Running Delphi Applications With Parameters

How to Pass Command-Line Parameters to Your Application

Though it was much more common in the days of DOS, modern operating systems also let you run command line parameters against an application so that you can specify what the application should do.

The same is true for your Delphi application, whether it be for a console application or one with a GUI. You can pass a parameter from Command Prompt in Windows or from the development environment in Delphi, under the Run > Parameters menu option.

For this tutorial, we'll be using the parameters dialog box to pass command line arguments to an application so that it'll be as if we're running it from Windows Explorer.

ParamCount and ParamStr()

The ParamCount function returns the number of parameters passed to the program on the command line, and ParamStr returns a specified parameter from the command line.

The OnActivate event handler of the main form is usually where the parameters are available. When the application is running, it's there that they can be retrieved.

Note that in a program, the CmdLine variable contains a string with command line arguments specified when the application was started. You can use CmdLine to access the entire parameter string passed to an application.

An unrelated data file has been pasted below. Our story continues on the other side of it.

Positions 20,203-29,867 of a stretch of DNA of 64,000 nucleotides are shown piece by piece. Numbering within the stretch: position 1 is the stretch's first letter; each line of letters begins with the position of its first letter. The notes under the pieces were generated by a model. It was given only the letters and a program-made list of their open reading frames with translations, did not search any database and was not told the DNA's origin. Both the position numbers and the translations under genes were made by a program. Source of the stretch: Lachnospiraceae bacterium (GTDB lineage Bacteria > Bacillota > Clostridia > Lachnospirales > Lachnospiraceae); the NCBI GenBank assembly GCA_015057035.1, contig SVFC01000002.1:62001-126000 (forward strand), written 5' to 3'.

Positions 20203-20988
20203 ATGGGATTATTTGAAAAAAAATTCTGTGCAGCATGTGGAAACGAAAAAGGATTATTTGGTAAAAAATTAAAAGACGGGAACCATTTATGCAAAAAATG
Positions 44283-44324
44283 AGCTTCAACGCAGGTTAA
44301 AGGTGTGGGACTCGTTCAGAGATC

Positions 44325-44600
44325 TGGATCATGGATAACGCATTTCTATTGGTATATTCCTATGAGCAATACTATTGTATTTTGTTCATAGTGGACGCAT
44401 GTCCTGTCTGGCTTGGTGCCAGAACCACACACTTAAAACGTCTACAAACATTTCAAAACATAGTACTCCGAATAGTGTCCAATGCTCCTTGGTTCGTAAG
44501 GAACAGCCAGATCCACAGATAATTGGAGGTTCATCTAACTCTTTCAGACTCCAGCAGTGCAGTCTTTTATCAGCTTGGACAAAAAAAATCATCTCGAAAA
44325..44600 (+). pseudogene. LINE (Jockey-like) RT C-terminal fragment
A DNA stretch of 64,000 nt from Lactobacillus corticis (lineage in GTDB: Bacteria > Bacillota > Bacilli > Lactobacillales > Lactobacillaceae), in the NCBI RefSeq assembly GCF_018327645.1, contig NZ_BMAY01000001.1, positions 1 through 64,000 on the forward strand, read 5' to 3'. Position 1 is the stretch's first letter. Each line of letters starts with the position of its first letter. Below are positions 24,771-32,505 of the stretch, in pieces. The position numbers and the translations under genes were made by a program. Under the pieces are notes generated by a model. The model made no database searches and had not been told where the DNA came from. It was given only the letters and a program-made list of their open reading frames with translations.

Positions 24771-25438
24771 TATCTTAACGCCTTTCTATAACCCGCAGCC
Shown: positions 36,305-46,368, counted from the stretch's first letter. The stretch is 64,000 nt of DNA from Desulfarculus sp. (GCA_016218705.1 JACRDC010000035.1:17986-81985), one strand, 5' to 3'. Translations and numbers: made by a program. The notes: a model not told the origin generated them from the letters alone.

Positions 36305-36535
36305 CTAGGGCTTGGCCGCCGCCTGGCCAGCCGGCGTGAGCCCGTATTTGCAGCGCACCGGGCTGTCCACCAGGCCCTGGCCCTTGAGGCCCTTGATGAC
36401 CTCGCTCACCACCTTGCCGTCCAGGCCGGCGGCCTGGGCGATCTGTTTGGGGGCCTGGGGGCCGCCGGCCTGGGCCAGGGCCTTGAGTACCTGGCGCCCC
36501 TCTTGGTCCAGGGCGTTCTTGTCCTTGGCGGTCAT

Sample Application

Start up a new project and place a Button component on Form. In the button's OnClick event handler, write the following code:

 procedure TForm1.Button1Click(Sender: TObject) ;
 ShowMessage(ParamStr(0)) ;

When you run the program and click the button, a message box appears with the path and file name of the executing program. You can see that ParamStr "works" even if you haven't passed any parameters to the application; this is because the array value 0 stores the file name of the executable application, including path information.

Choose Parameters from the Run menu, and then add Delphi Programming to the drop down list.

Note: Remember that when you pass parameters to your application, separate them with spaces or tabs. Use double quotes to wrap multiple words as one parameter, like when using long file names that contain spaces.

The next step is to loop through the parameters using ParamCount() to get the value of the parameters using ParamStr(i).

Change the button's OnClick event handler to this:

 procedure TForm1.Button1Click(Sender: TObject) ;
 for j := 1 to ParamCount do
 ShowMessage(ParamStr(j)) ;

When you run the program and click the button, a message appears that reads "Delphi" (first parameter) and "Programming" (second parameter).